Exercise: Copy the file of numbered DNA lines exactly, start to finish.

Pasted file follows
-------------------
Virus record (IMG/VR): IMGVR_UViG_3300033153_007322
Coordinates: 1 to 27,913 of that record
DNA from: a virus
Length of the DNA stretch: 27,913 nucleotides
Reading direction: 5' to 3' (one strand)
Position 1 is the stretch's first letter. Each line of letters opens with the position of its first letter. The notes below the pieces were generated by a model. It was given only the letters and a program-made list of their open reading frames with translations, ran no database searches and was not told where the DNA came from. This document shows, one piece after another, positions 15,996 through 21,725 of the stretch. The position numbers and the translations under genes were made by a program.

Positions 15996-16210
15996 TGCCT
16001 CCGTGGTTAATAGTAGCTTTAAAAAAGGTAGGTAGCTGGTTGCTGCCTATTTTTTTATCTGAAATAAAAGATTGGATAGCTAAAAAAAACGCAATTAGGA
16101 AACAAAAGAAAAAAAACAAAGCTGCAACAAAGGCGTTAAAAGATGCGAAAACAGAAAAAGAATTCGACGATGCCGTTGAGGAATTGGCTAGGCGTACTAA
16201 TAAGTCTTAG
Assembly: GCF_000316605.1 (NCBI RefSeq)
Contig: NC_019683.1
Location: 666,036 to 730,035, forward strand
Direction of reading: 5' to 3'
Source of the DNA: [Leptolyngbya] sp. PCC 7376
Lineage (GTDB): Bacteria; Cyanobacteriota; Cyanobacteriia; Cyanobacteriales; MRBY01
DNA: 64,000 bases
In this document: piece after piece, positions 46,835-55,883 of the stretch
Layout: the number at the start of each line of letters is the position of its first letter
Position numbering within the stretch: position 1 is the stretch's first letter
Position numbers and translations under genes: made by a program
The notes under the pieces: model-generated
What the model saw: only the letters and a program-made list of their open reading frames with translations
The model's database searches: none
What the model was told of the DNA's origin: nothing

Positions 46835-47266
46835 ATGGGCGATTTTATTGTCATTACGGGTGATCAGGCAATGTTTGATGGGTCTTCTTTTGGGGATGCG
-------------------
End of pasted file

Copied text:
Virus record (IMG/VR): IMGVR_UViG_3300033153_007322
Coordinates: 1 to 27,913 of that record
DNA from: a virus
Length of the DNA stretch: 27,913 nucleotides
Reading direction: 5' to 3' (one strand)
Position 1 is the stretch's first letter. Each line of letters opens with the position of its first letter. The notes below the pieces were generated by a model. It was given only the letters and a program-made list of their open reading frames with translations, ran no database searches and was not told where the DNA came from. This document shows, one piece after another, positions 15,996 through 21,725 of the stretch. The position numbers and the translations under genes were made by a program.

Positions 15996-16210
15996 TGCCT
16001 CCGTGGTTAATAGTAGCTTTAAAAAAGGTAGGTAGCTGGTTGCTGCCTATTTTTTTATCTGAAATAAAAGATTGGATAGCTAAAAAAAACGCAATTAGGA
16101 AACAAAAGAAAAAAAACAAAGCTGCAACAAAGGCGTTAAAAGATGCGAAAACAGAAAAAGAATTCGACGATGCCGTTGAGGAATTGGCTAGGCGTACTAA
16201 TAAGTCTTAG
Assembly: GCF_000316605.1 (NCBI RefSeq)
Contig: NC_019683.1
Location: 666,036 to 730,035, forward strand
Direction of reading: 5' to 3'
Source of the DNA: [Leptolyngbya] sp. PCC 7376
Lineage (GTDB): Bacteria; Cyanobacteriota; Cyanobacteriia; Cyanobacteriales; MRBY01
DNA: 64,000 bases
In this document: piece after piece, positions 46,835-55,883 of the stretch
Layout: the number at the start of each line of letters is the position of its first letter
Position numbering within the stretch: position 1 is the stretch's first letter
Position numbers and translations under genes: made by a program
The notes under the pieces: model-generated
What the model saw: only the letters and a program-made list of their open reading frames with translations
The model's database searches: none
What the model was told of the DNA's origin: nothing

Positions 46835-47266
46835 ATGGGCGATTTTATTGTCATTACGGGTGATCAGGCAATGTTTGATGGGTCTTCTTTTGGGGATGCG